Give us a random fact about yourself.

I was May Queen at my primary school and sat on a floral throne with a floral crown and sceptre, and presided over the maypole dancing.

My social media links:

https://traceywarrwriting.com/

https://www.facebook.com/traceywarrhistoricalwriting/

https://twitter.com/TraceyWarr1

My Series of Author & Poet Interviews #author #poet Narberth Book Fair#BookFair. Today with Catherine Marshall #MondayBlogs

Titleband for Narberth Book Fair

Throughout this months I ’ll be posting interviews with the authors and poets who will be taking part in our Book Fair:  http://www.narberthbookfair.co.uk/.

There are forty authors, so, obviously, there are many genres for both adults and children. There will be talks an writing and books, creative writing workshops for adults  workshops & talks and fun workshops for children, activities for the children  Children’s Page and a fun book trail through Narberth, the gorgeous little market town in Pembrokeshire.  Location.

All free!!

And, of course, there will be the chance to chat with all the authors and to pick their brains on all aspects of writing. Even to buy their books and have them personally signed.

And, as usual, there will also be the writing competition: this year is a poetry competition:  competition . Submit a poem, in any form, of 20 lines or less, on the subject of : –

BOOKS AND READING.

Having outgrown our previous venue we have been lucky to hire the Queens Hall: https://www.thequeenshall.org.uk/ who have been very generous in their support of the event.

Although, five years ago,  I started organising the book fairs on my own I was soon joined by Alex Martin: http://amzn.to/2hZCgt2  and Thorne Moore: http://bit.ly/2rc5qyA. Unfortunately Alex has moved on to pastures new  (although is still a great supporter), so Thorne and I have been joined by Elizabeth Sleight. Elizabeth is involved in the charity we are supporting through our raffle; The Harriet Davis Seaside Holiday Trust For Disabled Children: http://bit.ly/2sNyeKQ .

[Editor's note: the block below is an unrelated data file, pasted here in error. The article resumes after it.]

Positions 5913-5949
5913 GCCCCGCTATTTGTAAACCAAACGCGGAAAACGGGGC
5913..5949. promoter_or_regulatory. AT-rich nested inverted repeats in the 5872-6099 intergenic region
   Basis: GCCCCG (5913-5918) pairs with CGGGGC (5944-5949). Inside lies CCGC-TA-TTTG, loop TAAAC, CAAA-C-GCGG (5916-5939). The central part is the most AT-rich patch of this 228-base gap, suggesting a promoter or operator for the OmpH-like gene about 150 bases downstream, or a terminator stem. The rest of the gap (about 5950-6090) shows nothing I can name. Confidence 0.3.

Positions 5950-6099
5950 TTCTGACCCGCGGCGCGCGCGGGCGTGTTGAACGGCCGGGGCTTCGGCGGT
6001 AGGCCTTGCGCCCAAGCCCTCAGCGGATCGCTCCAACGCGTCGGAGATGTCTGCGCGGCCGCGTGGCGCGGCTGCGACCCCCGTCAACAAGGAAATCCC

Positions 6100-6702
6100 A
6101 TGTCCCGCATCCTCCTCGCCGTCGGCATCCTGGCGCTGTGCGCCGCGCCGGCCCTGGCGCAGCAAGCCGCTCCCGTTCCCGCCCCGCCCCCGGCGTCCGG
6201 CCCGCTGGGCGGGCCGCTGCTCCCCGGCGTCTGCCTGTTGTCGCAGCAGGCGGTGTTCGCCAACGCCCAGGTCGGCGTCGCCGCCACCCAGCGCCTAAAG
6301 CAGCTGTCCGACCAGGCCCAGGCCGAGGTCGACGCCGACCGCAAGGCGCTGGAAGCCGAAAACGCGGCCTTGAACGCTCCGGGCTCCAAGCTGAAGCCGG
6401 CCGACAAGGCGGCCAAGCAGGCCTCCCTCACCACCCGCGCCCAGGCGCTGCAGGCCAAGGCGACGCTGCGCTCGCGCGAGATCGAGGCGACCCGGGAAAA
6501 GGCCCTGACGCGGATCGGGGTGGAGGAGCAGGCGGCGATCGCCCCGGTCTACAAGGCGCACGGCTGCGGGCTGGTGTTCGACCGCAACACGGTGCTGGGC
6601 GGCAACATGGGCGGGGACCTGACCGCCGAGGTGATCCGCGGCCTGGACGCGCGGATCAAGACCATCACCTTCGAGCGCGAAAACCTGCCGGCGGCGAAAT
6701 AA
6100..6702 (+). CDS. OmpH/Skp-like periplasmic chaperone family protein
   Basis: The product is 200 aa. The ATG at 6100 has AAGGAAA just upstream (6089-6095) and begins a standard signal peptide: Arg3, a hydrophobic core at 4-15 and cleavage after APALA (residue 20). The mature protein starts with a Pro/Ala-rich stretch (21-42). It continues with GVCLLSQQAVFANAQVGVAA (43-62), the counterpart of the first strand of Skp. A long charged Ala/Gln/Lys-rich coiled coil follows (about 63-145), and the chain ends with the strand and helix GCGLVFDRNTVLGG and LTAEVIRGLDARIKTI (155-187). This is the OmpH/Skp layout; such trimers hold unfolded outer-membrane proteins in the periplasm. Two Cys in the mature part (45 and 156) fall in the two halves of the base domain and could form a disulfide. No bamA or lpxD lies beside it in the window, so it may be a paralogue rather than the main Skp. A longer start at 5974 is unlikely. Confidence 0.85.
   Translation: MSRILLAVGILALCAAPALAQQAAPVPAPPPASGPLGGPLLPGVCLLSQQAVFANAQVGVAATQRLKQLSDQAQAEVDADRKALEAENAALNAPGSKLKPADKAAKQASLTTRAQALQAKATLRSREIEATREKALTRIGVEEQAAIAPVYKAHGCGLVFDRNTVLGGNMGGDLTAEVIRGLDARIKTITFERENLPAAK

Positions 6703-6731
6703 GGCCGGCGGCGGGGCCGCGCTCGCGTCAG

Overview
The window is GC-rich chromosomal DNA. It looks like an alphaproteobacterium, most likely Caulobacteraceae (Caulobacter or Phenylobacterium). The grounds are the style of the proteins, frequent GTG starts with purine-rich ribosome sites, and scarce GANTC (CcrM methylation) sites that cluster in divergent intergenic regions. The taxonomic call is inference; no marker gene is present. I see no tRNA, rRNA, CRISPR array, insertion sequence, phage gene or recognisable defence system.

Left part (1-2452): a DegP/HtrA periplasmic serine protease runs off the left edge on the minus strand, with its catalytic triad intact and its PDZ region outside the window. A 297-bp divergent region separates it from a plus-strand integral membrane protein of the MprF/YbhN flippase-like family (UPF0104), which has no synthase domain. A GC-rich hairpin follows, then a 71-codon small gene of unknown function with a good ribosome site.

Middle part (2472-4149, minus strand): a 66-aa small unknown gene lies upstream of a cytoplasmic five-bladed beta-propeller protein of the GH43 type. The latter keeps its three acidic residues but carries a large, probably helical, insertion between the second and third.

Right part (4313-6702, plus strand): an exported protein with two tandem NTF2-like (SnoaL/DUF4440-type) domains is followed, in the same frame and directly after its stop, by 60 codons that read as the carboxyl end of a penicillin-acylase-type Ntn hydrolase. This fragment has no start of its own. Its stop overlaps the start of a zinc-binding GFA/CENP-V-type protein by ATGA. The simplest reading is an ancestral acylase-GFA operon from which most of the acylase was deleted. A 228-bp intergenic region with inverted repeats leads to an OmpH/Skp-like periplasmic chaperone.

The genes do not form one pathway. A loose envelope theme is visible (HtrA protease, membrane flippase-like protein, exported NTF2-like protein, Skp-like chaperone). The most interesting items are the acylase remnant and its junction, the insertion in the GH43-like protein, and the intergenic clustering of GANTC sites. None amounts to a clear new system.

Our author today is  Catherine Marshall

Catherine Marshall

 

Hi Catherine. Could youe start by telling us what the ultimate goal you hope to achieve with your writing is, please?

To engage and entertain readers, and to be published and to make enough of a living not to have to do anything else.

Are your characters based on real people or did they all come entirely from your imagination?

Some of the characters in Excluded were based on real people, or at least composites, because the school was based on a very real place, but everyone else is imaginary.  They also, of course, all have some element of me in them.  Which is a little bit worrying.

Have you always wanted to be an author?

Yes.  Never wanted to be anything else.  Well, except an actress, from when I was about seven until I went to college, did a degree in Drama, and realised I was much better at writing it than performing it.

What do you think makes a good story?

An intriguing plot, believable characters and a sense of suspense, whatever the genre.